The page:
, Volume 227, Issue 5, pp 957–967 | Cite as

Expression of rice heat stress transcription factor OsHsfA2e enhances tolerance to environmental stresses in transgenic Arabidopsis

  • Naoki Yokotani
  • Takanari Ichikawa
  • Youichi Kondou
  • Minami Matsui
  • Hirohiko Hirochika
  • Masaki Iwabuchi
  • Kenji OdaEmail author
Original Article


Plant growth and crop yields are limited by high-temperature stresses. In this study, we attempted to isolate the rice genes responsible for high-temperature stress tolerance using a transformed Arabidopsis population expressing a full-length cDNA library of rice. From approximately 20,000 lines of transgenic Arabidopsis, we isolated a thermotolerant line, R04333, that could survive transient heat stress at the cotyledon stage. The rice cDNA inserted in R04333 encodes OsHsfA2e, a member of the heat stress transcription factors. The thermotolerant phenotype was observed in newly constructed transgenic Arabidopsis plants expressing OsHsfA2e. Among 5 A2-type HSF genes encoded in the rice genome, four genes, including OsHsfA2e, are induced by high temperatures in rice seedlings. The OsHsfA2e protein was localized to the nuclear region and exhibited transcription activation activity in the C-terminal region. Microarray analysis demonstrated that under unstressed conditions transgenic Arabidopsis overexpressing OsHsfA2e highly expressed certain stress-associated genes, including several classes of heat-shock proteins. The thermotolerant phenotype was observed not only in the cotyledons but also in rosette leaves, inflorescence stems and seeds. In addition, transgenic Arabidopsis exhibited tolerance to high-salinity stress. These observations suggest that the OsHsfA2e may be useful in molecular breeding designed to improve the environmental stress tolerance of crops.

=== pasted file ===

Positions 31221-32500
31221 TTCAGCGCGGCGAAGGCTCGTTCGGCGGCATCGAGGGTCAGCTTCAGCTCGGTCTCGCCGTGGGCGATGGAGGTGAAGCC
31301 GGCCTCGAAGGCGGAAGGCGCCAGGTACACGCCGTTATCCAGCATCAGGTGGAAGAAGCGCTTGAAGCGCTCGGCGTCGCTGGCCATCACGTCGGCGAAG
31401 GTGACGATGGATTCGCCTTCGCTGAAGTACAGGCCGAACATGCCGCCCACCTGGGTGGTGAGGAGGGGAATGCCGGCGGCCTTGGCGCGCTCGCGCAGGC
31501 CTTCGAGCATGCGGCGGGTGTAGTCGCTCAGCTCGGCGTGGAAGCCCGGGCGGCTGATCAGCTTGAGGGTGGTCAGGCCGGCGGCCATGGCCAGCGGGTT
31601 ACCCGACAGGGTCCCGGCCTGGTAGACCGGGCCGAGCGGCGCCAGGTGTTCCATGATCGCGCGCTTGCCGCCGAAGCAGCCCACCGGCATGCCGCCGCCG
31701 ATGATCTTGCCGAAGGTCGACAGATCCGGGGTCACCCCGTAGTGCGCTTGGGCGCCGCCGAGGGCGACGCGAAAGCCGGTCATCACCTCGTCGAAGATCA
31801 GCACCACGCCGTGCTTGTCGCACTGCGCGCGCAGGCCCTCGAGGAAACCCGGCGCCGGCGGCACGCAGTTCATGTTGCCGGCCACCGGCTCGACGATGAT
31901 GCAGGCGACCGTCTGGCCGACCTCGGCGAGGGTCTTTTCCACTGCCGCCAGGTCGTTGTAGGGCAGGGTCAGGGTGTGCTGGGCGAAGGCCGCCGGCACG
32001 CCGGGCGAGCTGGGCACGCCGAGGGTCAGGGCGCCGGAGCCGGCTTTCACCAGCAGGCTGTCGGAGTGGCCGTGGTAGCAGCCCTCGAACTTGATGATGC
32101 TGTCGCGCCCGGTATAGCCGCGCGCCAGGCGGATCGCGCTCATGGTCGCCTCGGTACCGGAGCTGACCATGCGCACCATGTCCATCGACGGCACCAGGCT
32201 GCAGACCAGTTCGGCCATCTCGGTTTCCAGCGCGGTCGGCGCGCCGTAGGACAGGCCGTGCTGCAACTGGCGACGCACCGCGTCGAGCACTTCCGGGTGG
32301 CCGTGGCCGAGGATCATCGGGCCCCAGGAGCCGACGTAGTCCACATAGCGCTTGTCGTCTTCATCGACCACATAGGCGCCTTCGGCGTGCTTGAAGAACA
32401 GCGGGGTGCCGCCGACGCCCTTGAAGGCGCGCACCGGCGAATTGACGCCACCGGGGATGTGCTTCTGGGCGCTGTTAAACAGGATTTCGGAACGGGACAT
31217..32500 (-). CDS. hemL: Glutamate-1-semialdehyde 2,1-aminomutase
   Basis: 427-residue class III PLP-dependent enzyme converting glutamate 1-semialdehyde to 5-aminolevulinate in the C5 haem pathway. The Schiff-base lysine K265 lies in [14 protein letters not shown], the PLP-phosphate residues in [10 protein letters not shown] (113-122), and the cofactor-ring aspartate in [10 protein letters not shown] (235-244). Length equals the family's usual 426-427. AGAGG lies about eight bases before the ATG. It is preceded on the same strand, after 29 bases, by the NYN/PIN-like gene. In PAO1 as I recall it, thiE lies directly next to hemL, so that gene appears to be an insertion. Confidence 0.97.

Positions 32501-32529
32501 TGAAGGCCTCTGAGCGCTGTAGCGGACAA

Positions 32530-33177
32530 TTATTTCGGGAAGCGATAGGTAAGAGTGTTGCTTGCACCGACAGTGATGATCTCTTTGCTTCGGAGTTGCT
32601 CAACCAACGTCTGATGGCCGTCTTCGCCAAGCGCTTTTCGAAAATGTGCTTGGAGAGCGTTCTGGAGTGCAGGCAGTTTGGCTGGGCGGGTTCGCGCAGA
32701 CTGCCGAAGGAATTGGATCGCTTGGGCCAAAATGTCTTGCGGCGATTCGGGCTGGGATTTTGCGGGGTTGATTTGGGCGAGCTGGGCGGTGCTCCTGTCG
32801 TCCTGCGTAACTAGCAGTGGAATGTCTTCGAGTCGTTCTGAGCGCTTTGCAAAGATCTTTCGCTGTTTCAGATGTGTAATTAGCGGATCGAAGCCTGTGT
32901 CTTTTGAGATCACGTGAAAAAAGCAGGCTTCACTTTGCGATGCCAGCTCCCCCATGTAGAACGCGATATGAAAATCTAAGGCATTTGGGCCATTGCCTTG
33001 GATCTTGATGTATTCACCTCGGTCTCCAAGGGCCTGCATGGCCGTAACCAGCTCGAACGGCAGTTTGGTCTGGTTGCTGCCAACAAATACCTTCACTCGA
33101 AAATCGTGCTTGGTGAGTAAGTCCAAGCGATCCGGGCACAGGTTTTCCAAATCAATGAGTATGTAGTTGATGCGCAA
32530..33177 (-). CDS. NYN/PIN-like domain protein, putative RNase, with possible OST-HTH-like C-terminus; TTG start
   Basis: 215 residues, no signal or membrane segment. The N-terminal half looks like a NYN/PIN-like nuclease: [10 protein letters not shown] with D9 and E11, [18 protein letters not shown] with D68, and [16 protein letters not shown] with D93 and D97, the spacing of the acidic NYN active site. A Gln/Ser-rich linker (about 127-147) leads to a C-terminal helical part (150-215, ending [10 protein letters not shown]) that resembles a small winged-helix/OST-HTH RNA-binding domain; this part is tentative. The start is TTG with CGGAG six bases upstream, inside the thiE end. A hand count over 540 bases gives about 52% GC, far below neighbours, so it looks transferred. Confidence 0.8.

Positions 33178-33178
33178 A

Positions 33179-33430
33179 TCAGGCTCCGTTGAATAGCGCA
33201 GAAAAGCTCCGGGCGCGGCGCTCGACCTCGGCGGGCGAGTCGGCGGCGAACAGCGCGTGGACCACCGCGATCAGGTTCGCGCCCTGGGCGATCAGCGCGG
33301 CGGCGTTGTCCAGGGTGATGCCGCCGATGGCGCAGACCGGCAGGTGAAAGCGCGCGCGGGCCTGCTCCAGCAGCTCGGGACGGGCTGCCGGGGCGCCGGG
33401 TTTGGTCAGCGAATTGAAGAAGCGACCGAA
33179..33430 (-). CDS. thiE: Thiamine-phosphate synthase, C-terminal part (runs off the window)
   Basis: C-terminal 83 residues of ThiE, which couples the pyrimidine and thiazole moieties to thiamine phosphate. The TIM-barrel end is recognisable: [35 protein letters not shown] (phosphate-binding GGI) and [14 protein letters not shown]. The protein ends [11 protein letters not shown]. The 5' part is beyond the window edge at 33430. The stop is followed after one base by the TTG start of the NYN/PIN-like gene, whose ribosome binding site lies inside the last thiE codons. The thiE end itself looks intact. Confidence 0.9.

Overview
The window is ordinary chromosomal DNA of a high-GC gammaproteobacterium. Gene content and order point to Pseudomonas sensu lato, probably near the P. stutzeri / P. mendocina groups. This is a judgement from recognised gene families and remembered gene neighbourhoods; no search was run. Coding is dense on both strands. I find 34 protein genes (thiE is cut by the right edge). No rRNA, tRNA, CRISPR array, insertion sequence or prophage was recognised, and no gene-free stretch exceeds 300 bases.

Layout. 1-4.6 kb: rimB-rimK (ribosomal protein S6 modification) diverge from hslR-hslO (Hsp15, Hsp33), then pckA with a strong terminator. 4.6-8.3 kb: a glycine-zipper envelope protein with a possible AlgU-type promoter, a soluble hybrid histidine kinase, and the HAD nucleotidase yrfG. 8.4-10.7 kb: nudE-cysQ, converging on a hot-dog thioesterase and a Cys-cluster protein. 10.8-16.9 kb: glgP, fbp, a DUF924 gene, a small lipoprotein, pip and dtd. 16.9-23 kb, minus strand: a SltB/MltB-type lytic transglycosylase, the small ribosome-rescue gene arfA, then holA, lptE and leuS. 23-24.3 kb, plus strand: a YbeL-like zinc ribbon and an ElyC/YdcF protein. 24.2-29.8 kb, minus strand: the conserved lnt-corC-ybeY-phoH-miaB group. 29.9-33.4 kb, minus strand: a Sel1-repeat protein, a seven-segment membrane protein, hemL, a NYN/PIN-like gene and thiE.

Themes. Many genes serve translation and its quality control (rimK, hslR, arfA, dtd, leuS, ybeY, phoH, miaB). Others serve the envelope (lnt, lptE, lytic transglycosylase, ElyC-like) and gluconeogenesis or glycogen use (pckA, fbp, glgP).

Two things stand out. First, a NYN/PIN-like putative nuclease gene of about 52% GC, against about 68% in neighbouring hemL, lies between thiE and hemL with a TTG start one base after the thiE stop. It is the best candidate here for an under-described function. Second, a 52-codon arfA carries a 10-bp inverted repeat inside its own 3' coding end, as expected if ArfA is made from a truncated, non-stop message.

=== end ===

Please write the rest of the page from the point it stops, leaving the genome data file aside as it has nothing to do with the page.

Arabidopsis FOX-hunting system Heat stress transcription factor High-temperature stress Rice 



DNA-binding domain


Full-length cDNA overexpressing


Green fluorescent protein


Heat stress transcription factor


Heat-shock protein





We thank Dr. Francis M. Mathooko (Jomo Kenyatta University, Kenya) for the careful perusal of this manuscript. We also thank Dr T. Nakagawa (Shimane University, Japan) for providing the pGWB6 plasmid and Dr M. Mori (National Institute of Agrobiological Sciences) for providing the rice seed. This work was supported in part by Special Coordination Funds for Promoting Science and Technology (Science and Technology Agency of Japan).

Supplementary material

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Copyright information

© Springer-Verlag 2007

Authors and Affiliations

  • Naoki Yokotani
    • 1
  • Takanari Ichikawa
    • 2
  • Youichi Kondou
    • 2
  • Minami Matsui
    • 2
  • Hirohiko Hirochika
    • 3
  • Masaki Iwabuchi
    • 1
  • Kenji Oda
    • 1
    Email author
  1. 1.Research Institute for Biological Sciences (RIBS)OkayamaJapan
  2. 2.Plant Functional Genomics Research Team, Plant Functional Genomic Research Group, Plant Science CenterRIKEN Yokohama InstituteYokohamaJapan
  3. 3.Division of Genome and Biodiversity ResearchNational Institute of Agrobiological SciencesTsukubaJapan

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